The topic of credibility theory has been for many years — and still is — one of our major interests. This interest has led us not only to many publications, but also has been the motivation for teaching many courses on this topic over more than 20 years. These courses have undergone considerable changes over time. What we present here, “A Course in Credibility Theory and its Applications”, is the ?nal product of this evolution. Credibility theory can be seen as the basic paradigm underlying the pricing of insurance products. It resides on the two fundamental concepts “individual risk” and “collective” and solves in a rigorous way the problem of how to analyse the information obtained from these sources to arrive at the “insurance premium”. The expression “credibility” was originally coined for the weight given to the experience from the “individual risk”. Credibility theory as a mathematical discipline borrows its methods from 2 many ?elds of mathematics, e. g. Bayesian statistics, L Hilbert space te- niques, least squares, and state space modelling to mention only the most important ones. However, credibility theory remains a lifeless topic if it is not linked closely with its applications. Only through these applications has cr- ibility won its status in insurance thinking. The present book aims to convey this dual aspect of credibility and to transmit the ?avour of the insurance applications also to those readers who are not directly involved in insurance activities.
From the reviews: "The book is aimed at teachers and students as well as practicing experts in the financial area ... . Persons working in the wider world of finance will also find many relevant ideas and examples even though credibility methods have not yet been widely applied here. The book covers the subject of Credibility Theory extensively and includes most aspects of this topic from the simplest case to the most general dynamic model." (Zeitschrift für die gesamte Versicherungswissenschaft, Issue 2, 2006) "The authors ... have done an excellent job while explaining the basic concept and at the same time elaborating on the practical problems actuaries encounter. ... The book is aimed at teachers, students and practising experts, especially actuaries working in property-casualty insurance. ... The book has relevant practical examples and exercises which practitioners might find useful. It may be useful for students/non-actuaries who do not have a statistical background ... ." (Gautam Kakar, Annals of Actuarial Science, Vol. 2 (2), 2007)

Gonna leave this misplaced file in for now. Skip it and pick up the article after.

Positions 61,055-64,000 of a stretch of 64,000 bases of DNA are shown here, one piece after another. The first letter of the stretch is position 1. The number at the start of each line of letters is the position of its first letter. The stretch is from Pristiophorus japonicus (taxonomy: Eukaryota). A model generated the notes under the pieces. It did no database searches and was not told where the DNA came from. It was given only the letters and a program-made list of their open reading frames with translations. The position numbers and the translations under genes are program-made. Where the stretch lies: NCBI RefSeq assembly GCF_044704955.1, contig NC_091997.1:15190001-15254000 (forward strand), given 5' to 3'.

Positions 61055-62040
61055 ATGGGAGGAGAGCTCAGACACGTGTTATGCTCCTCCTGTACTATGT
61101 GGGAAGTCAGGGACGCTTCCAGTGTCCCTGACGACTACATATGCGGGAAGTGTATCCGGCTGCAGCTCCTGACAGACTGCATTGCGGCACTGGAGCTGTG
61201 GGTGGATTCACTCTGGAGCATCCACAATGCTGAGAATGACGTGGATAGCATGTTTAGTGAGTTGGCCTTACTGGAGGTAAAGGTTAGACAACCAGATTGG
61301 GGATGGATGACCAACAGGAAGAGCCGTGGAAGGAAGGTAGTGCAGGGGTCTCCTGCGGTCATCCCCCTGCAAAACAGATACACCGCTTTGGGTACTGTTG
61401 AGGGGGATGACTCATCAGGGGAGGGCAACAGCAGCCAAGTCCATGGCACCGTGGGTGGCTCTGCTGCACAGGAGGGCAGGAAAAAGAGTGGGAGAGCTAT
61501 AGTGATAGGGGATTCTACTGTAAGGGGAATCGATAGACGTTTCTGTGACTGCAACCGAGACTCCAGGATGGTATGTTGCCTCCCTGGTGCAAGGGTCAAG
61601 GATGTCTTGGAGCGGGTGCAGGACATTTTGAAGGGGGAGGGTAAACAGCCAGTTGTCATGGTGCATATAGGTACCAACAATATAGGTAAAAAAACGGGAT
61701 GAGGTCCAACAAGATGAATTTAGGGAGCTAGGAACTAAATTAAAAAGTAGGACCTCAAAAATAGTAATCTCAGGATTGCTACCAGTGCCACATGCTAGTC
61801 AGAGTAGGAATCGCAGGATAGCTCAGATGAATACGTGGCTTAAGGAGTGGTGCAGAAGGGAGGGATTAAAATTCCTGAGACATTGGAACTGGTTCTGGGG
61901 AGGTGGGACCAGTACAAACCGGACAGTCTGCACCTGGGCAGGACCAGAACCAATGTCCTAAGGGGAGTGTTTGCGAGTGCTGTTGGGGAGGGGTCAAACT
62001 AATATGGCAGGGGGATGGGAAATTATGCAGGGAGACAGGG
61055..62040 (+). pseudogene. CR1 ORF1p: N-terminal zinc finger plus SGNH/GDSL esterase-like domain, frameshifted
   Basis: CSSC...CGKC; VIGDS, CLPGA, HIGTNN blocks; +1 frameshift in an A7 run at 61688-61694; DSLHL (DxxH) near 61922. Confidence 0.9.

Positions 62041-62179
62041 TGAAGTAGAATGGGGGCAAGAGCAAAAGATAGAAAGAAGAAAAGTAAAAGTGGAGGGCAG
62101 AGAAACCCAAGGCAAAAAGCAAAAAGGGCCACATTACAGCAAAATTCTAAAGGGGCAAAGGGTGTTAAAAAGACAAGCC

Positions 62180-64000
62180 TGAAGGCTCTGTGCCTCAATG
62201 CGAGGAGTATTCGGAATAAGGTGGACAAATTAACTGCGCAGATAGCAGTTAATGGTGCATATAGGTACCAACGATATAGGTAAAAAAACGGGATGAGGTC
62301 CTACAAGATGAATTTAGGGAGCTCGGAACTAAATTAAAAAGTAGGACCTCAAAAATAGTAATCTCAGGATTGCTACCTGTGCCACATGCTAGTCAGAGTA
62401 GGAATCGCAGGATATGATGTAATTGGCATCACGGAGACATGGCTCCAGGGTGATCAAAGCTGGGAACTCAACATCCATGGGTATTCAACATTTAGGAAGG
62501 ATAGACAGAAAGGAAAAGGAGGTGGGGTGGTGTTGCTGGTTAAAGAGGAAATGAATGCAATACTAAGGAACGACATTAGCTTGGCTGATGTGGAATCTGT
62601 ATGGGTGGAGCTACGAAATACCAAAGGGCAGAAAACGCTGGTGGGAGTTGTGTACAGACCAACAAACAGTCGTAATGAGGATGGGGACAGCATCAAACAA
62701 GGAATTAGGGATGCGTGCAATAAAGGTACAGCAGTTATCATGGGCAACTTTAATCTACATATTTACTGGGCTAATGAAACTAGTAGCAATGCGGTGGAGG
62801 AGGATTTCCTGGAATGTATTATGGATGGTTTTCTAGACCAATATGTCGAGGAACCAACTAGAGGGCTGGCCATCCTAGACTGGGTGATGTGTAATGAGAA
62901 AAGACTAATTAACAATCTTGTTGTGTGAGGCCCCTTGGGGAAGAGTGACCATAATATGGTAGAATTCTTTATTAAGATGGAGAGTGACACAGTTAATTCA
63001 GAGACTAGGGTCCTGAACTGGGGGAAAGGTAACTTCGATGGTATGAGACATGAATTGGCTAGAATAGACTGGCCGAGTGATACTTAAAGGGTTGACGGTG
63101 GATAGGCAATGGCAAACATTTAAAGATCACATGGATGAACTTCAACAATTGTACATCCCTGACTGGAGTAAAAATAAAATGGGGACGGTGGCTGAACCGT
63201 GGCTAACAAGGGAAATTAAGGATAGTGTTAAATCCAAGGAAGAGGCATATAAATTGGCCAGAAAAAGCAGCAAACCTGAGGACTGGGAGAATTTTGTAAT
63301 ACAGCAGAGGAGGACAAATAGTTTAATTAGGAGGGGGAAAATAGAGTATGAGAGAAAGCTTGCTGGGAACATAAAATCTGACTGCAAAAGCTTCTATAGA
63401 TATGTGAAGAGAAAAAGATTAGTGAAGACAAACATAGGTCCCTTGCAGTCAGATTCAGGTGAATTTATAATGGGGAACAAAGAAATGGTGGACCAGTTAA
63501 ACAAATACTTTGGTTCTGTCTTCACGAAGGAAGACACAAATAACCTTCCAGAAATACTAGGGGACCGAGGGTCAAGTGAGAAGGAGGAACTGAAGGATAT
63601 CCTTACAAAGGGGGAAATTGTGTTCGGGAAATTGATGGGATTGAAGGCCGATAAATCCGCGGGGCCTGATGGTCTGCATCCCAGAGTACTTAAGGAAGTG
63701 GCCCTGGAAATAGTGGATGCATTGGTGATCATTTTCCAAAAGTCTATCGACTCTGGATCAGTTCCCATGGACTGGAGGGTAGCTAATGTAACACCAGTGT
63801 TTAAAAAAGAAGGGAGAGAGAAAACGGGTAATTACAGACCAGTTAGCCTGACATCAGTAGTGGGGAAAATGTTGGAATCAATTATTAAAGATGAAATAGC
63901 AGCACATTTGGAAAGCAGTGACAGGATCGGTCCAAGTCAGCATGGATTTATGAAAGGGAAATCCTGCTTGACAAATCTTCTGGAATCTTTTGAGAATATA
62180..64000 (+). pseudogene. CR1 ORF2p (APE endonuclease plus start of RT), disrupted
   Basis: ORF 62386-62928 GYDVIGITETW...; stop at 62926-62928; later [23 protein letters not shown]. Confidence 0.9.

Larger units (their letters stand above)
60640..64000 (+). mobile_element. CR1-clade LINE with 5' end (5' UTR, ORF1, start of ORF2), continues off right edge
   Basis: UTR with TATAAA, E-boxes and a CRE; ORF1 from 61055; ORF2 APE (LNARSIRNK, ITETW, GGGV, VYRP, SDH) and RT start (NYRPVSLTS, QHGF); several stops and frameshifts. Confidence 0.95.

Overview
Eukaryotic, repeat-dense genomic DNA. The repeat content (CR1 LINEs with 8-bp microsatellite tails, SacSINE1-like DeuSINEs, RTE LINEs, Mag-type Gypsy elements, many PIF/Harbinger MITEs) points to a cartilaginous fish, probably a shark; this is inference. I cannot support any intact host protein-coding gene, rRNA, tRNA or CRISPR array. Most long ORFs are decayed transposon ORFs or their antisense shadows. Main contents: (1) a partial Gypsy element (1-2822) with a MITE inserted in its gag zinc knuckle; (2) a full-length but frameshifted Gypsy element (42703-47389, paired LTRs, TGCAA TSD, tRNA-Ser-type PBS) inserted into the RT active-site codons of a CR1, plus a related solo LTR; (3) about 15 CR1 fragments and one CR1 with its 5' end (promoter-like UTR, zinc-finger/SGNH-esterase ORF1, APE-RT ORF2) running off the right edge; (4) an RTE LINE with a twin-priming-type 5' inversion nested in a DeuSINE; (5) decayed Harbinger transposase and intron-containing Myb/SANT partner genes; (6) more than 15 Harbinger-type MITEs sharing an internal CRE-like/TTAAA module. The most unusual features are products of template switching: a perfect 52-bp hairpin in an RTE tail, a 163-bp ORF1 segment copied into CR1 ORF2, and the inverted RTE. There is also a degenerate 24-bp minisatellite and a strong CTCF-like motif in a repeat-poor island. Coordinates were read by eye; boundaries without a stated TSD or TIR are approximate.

Hans Bühlmann is professor emeritus of ETH Zürich, where he taught mathematics for more than thirty years. He has held visiting appointments at UC Berkeley, University of Michigan, UL Bruxelles, University of Tokyo, University of Manitoba, Università La Sapienza in Rome, Scuola Normale Superiore Pisa. His interest in actuarial science dates back to his first employment after his doctorate, when he worked in the insurance industry.